The Stanley Hotel in Estes Park, Colorado, has a storied history. Listed on the National Register of Historic Places, the hotel has welcomed a variety of celebrities since its opening in 1909. However, it is most famous for being the hotel where author Stephen King stayed when he wrote “The Shining,” a classic horror novel about a recovering alcoholic father and his clairvoyant son. The hotel embraces its association with the book and even plays the R-rated version of the first film adaptation on a 24-hour loop in all guest rooms.
Built by Freelan O. Stanley, of Stanley Steamer fame, on top of 35 acres of pristine land, the hotel offers beautiful views of the Rocky Mountain National Park. Famous guests over the years include Theodore Roosevelt, the Emperor of Japan, and Titanic survivor Margaret Brown. Some claim that the hotel is haunted by benign spirits, including Stanley himself, who is said to roam the lobby and billiards room at night.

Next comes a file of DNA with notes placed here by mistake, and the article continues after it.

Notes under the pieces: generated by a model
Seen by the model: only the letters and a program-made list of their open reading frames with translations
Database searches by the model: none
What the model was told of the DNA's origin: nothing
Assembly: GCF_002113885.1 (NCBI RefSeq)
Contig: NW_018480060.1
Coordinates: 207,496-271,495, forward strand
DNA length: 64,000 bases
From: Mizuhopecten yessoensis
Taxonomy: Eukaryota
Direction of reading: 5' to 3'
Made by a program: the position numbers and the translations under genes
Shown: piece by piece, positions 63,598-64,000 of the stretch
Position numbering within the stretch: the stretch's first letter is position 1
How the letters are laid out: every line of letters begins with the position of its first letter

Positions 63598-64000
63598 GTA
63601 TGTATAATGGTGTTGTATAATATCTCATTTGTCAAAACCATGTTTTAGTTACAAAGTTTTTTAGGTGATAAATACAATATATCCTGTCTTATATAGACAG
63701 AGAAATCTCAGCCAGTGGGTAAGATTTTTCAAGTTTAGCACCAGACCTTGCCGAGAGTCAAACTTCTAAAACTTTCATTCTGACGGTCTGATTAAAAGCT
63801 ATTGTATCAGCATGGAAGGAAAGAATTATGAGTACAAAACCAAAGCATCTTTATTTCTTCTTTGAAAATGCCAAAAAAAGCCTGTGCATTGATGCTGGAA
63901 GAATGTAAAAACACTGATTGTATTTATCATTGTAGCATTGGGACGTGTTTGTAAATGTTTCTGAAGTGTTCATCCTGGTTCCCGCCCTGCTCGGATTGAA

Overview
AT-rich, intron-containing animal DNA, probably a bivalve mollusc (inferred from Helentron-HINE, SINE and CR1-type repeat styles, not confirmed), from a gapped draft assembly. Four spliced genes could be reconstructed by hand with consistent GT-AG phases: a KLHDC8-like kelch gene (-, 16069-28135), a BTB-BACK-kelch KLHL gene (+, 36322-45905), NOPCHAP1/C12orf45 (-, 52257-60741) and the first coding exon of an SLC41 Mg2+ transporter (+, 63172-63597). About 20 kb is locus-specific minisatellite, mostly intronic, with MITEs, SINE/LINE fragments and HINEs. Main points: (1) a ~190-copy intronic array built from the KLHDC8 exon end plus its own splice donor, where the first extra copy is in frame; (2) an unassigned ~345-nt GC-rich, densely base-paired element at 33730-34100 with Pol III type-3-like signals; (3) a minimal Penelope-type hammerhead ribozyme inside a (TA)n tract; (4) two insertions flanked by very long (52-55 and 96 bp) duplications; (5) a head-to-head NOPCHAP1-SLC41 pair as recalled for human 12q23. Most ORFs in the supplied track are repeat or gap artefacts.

Stephen King stayed in room 217 during his visit, which is referenced in the novel as a room to be avoided. However, in the 1980 film adaptation, the room number was changed to 237 due to concerns from the owners of the Timberline Lodge, where exterior shots were filmed. Despite this, the hotel remains closely associated with the novel and was even the location for a 1997 remake of the film. The hotel has also been featured on the Syfy show “Ghost Hunters,” with the hosts claiming to have experienced paranormal activity during their visit. People could be seen in the hallways and then hiding, children could be heard running and playing on the floors above them and cupboard doors unlocked and opened while one of the ghost hunters was staying the night in a guest room.
333 Wonderview Ave.
Estes Park, Colorado, 80517
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